April 15, 2013 (JUBA) - South Sudanese president Salva Kiir on Monday issued a decree withdrawing executive powers that were delegated to his vice-president Riek Machar, according to a broadcast by the state-run South Sudan Television.
- South Sudan’s vice-president Riek Machar (Reuters)
The order did not cite or state any reason for the move and no official statement has been released. It also did not specify to the public which powers he delegated to the Vice President and had to be withdrawn or the difference such powers have with the powers stipulated in the constitution and wanted him to continue to exercise.
Kiir now restricted Machar to the powers “stipulated in the article 105” of the transitional constitution.
The decision may be linked to Machar’s intentions, which he made clear during the last politburo meeting of the ruling Sudan People’s Liberation Movement (SPLM), to run for its chairmanship in the upcoming convention.
Article 105 of the transitional Constitution of South Sudan gives the vice-president ceremonial powers to act for the president in the event that the head of state is out of the country in order to perform any functions or duties conferred upon the president.
Earlier today, Kiir also issued a decree dissolving the national reconciliation committee and cancelling the entire process which was overseen by Machar.
The process was initially planned to start on 18 April but the convention was pushed back to June on the grounds that more time was needed to prepare for it.
Sources claim the postponement was due to political differences over the agenda and the timing of the process.
PUBLIC REACTION TO THE DECREES
Manyok Deng Barac, a resident of Juba from Jonglei state, accused politicians of politicising the national reconciliation process, claiming there are people within the SPLM who were opposed to the initiative from the start.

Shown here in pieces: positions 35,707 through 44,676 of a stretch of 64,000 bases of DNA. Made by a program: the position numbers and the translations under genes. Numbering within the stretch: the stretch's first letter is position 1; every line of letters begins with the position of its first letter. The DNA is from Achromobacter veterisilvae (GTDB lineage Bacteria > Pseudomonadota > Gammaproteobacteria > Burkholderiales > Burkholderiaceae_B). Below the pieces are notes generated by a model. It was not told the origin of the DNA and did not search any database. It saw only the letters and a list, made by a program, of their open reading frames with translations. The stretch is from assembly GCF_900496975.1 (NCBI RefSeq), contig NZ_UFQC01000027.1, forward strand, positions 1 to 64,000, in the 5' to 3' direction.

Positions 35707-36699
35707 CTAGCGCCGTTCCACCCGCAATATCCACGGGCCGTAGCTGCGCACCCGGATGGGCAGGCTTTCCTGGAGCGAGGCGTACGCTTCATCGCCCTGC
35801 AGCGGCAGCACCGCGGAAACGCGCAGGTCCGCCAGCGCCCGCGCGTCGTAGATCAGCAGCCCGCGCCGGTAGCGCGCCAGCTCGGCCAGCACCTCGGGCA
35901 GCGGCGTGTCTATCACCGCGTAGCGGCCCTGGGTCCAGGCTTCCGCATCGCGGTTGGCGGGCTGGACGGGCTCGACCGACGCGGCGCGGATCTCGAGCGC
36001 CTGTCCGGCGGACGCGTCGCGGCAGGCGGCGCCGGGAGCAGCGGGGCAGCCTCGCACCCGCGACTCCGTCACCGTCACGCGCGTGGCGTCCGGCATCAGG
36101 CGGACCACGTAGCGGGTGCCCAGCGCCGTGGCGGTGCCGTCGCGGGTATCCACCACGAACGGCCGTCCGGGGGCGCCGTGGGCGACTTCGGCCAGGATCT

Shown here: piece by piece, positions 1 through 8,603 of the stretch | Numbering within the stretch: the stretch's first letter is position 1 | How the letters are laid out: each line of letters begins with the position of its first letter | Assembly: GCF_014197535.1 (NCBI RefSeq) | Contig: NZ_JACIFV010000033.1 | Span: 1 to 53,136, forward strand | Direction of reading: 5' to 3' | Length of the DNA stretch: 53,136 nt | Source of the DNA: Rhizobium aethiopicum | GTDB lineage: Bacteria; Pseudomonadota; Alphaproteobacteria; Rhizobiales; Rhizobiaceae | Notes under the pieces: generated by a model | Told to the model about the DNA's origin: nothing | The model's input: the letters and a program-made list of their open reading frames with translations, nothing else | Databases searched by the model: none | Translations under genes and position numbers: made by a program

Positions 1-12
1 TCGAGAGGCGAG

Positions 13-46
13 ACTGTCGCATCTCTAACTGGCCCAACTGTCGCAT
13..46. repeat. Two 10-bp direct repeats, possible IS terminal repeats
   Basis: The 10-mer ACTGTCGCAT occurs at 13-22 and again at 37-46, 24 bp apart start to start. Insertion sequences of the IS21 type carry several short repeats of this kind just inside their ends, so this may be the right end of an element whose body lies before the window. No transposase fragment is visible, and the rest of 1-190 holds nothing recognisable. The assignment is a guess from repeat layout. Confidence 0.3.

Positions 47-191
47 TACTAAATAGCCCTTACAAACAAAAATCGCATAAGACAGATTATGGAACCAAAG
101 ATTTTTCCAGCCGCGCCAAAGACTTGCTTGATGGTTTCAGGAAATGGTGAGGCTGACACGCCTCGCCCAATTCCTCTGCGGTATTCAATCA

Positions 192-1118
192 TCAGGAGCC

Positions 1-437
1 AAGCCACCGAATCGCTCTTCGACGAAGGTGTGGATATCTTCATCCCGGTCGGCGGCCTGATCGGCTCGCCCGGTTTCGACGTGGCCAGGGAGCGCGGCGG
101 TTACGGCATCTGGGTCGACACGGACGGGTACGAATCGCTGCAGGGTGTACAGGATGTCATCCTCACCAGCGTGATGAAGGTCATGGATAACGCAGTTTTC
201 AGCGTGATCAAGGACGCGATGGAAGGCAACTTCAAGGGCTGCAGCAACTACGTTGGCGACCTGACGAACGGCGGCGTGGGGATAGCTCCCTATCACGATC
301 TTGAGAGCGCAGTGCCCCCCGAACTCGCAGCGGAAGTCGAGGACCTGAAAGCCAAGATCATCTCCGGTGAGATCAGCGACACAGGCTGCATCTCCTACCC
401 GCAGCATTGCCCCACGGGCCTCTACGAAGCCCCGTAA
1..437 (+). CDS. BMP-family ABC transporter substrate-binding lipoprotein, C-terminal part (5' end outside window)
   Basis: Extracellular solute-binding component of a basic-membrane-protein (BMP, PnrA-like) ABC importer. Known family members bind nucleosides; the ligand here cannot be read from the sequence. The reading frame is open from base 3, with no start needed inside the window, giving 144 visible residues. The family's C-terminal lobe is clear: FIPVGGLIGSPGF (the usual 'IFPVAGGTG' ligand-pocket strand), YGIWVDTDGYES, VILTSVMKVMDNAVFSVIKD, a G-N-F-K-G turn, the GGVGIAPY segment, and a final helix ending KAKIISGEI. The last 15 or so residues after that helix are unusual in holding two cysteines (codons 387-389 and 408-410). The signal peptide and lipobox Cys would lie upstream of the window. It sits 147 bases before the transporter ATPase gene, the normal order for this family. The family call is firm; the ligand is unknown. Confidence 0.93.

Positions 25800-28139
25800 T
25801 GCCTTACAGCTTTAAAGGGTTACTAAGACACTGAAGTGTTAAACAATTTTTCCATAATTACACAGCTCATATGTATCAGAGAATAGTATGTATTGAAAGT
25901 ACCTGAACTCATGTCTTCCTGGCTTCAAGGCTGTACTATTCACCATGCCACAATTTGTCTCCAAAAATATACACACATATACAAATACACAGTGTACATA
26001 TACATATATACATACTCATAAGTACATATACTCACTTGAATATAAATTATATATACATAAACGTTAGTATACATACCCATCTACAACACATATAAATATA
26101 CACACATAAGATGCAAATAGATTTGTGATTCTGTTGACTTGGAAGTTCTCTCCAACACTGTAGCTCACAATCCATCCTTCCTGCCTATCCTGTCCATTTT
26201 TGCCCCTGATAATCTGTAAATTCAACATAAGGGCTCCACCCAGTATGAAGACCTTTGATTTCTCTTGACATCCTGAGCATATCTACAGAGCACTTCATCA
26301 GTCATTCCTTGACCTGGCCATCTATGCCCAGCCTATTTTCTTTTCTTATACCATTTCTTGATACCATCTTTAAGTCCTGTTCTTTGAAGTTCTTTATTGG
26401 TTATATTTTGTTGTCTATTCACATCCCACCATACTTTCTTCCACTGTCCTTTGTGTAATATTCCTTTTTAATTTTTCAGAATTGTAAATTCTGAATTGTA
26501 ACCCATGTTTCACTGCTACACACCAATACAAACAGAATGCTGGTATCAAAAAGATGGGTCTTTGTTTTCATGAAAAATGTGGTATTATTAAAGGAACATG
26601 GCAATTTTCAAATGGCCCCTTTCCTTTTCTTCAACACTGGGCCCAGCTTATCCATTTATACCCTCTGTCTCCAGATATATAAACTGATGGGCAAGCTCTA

“The president cannot just decide to dissolve the whole national reconciliation process. There must be something which he did not like. Maybe his kitchen advisors and confidants have advised him to do so. It has been politicised. It cannot happen just like that”, said Barac on Monday in an interview.
A well-placed source at the office of the president confirmed the existence of internal disagreements and claimed that some senior government officials protested the conduct of the reconciliation process, saying it was without a clear agenda.
The officials also expressed suspicions that the vice-president had wanted to use it as a political campaign project against the president.
“There are people who think the president does not know what they are doing. He knows everything and he made a wise decision for this case. First of all he [the president] was not consulted by the vice-president and his group from the day this so called national reconciliation project came to light. The president was surprised when it was brought up in the council of ministers,” a presidential source told Sudan Tribune on Monday.
“How would they feel if they [the organisers] were the president? This is clearly a political project. You see they went to the extent of collecting people from the states and brought them to Juba without the knowledge of the president”, he added.
Peter Tut, a resident of Juba from Unity state, questioned why the president, who himself has been seen as someone preaching peace and reconciliation, cancelled an initiative meant to complement his efforts to bring stability to the country.
“I was surprised when I watched South Sudan Television announcing [these] decrees. One of the decrees was withdrawal of some powers which the president delegated to the vice-president and the decree dissolving and cancelling the entire reconciliation process and finally a decree retiring two senior police officers”, Tut said.
“I do not mind about the other decrees; the one about withdrawal of the powers which the president delegates to the vice-president and the order which retires two senior police officers. What surprised me was the decree cancelling the national reconciliation process and dissolution of the committee because this was complementing the president’s effort about peace”, he said
Deng Lual Baak, a native of Warrap state currently visiting Juba, said the president cannot be blamed because he is surrounded by people who perceive any popular initiative as a threat to them.
“Nothing will ever go well in this country if the president continues to keep the same misleading elements around him. They have blocked him to the extent that he is not getting any meaningful messages from the people. The president is actually not getting fresh air. He is not in touch with the people. He is cut off from the general public by unpopular cliques”, Baak told Sudan Tribune.